Sleep apnea is not just irritating and inconvenient. Broken sleep and a general lack of sleep can increase the chances of developing serious medical conditions.
Suffering from this condition can lead to weight gain and over eating. A lack of sleep disturbs hormonal balance which can cause you to eat more than usual. This has an ongoing effect as being overweight will make an existing sleep apnea condition worse. A lack of restful sleep can lead to mental health issues, particularly depression and anxiety.
According to some studies, suffering from sleep apnea can double the risk for depression. Fatigue related to sleep apnea will also cause irritability which can impact interpersonal relationships, and a lack of focus could lead to problems with your career. In extreme cases, sleep apnea can cause high levels of fatigue which makes it dangerous to operate a motor vehicle or heavy machinery.
The most worrying problems are related to heart health and diabetes. The risk of type 2 diabetes is increased in long-time sufferers of sleep apnea. Blood pressure is also negatively impacted, and there’s a direct correlation between high blood pressure and apnea. High blood pressure can lead to heart disease, and an increased risk of heart attack and stroke.
Knowing all of the complications, it’s quite clear that apnea is something that cannot be ignored. Any time that symptoms are detected, it’s time to seek medical advice. Thankfully, there are treatment options that are highly effective and affordable in most cases.
Effective Treatments Are Available When You Are Diagnosed with this Sleeping Disorder
Only a doctor can find the right treatment for your unique scenario. Some treatments are not effective in all cases. Ongoing monitoring and talking with your doctor will allow for treatment to be redesigned as your condition changes.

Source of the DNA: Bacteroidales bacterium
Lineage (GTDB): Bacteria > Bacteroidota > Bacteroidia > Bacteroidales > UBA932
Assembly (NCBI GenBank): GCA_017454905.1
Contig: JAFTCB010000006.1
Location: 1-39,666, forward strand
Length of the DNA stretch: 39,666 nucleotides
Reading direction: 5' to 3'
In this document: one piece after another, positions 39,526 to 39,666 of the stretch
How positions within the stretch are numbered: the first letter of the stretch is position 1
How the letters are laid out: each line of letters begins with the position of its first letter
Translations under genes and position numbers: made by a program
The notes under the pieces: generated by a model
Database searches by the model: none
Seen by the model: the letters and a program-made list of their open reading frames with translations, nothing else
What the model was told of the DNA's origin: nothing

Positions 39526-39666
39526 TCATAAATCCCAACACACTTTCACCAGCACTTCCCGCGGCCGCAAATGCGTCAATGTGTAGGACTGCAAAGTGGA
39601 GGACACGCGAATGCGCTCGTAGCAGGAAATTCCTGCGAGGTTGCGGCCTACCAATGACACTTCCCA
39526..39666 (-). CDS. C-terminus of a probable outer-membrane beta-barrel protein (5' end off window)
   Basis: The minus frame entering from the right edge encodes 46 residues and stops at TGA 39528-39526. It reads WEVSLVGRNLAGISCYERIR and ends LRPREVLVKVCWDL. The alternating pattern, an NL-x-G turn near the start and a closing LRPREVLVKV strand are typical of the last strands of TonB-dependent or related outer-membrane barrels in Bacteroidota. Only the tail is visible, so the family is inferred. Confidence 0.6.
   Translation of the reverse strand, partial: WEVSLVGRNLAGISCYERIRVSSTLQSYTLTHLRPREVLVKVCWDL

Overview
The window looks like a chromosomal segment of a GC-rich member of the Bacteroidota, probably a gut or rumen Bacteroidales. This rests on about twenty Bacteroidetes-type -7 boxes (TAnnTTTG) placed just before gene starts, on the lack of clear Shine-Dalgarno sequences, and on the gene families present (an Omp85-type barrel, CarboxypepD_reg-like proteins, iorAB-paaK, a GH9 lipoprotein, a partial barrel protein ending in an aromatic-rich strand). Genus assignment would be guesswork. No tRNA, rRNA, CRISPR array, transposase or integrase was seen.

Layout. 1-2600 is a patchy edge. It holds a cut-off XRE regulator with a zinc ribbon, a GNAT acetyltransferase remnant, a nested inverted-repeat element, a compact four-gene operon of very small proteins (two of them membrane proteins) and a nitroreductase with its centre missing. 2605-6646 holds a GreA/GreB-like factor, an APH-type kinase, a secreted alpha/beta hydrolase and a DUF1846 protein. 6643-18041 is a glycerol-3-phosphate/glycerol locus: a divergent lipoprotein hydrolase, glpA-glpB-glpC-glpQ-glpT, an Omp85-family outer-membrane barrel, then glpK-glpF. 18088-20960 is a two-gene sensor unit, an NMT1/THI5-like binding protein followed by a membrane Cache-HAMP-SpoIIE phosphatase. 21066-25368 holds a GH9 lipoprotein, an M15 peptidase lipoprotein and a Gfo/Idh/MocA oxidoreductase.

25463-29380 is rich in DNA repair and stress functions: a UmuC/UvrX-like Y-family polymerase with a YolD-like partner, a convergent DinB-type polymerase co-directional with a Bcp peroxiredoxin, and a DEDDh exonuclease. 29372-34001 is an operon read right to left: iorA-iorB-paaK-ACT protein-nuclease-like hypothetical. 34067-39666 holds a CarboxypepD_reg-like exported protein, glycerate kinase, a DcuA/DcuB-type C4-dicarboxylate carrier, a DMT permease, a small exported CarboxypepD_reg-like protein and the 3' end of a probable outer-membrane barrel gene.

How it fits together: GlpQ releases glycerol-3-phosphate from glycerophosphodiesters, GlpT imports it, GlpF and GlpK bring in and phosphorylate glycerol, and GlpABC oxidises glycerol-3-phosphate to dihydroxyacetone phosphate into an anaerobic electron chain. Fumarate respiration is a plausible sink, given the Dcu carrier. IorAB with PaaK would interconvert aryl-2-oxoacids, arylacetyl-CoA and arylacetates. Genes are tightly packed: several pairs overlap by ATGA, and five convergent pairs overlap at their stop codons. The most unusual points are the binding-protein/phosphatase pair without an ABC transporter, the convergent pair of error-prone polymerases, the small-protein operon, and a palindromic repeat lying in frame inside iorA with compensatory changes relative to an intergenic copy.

If sleep apnea is caused by obesity, then weight loss can be a highly effective treatment. Excess fat around the neck can cause obstructive sleep apnea. Many sufferers find that working towards a healthy weight range can reduce or completely eliminate the occurrence of apnea during the night.
Machines will be used in some cases. CPAP (Continuous Positive Airway Pressure) devices are used in moderate to severe cases of apnea. A CPAP machine incorporates a respirator device with a mask that is worn for sleep. The machine creates positive air pressure that keeps airways open, effectively stopping periods of paused breathing. Modern CPAP machines are some what quiet and masks are comfortable to wear. While it can take some getting used to, a CPAP machine could be the solution that provides the restful sleep that you’ve been missing.
Minor cases of apnea can sometimes be treated by changing sleeping positions, or using special pillows made to open airways during sleep.
Don’t Ignore the Warning Signs
Sleep apnea is a condition that you should never ignore. Whether you spot symptoms in someone in your family, or if you suspect that you have sleep apnea; early action is important.
A doctor or sleep clinic can provide the diagnosis that you need to move on to the treatment stage, reducing the risk of developing further problems related to sleep apnea.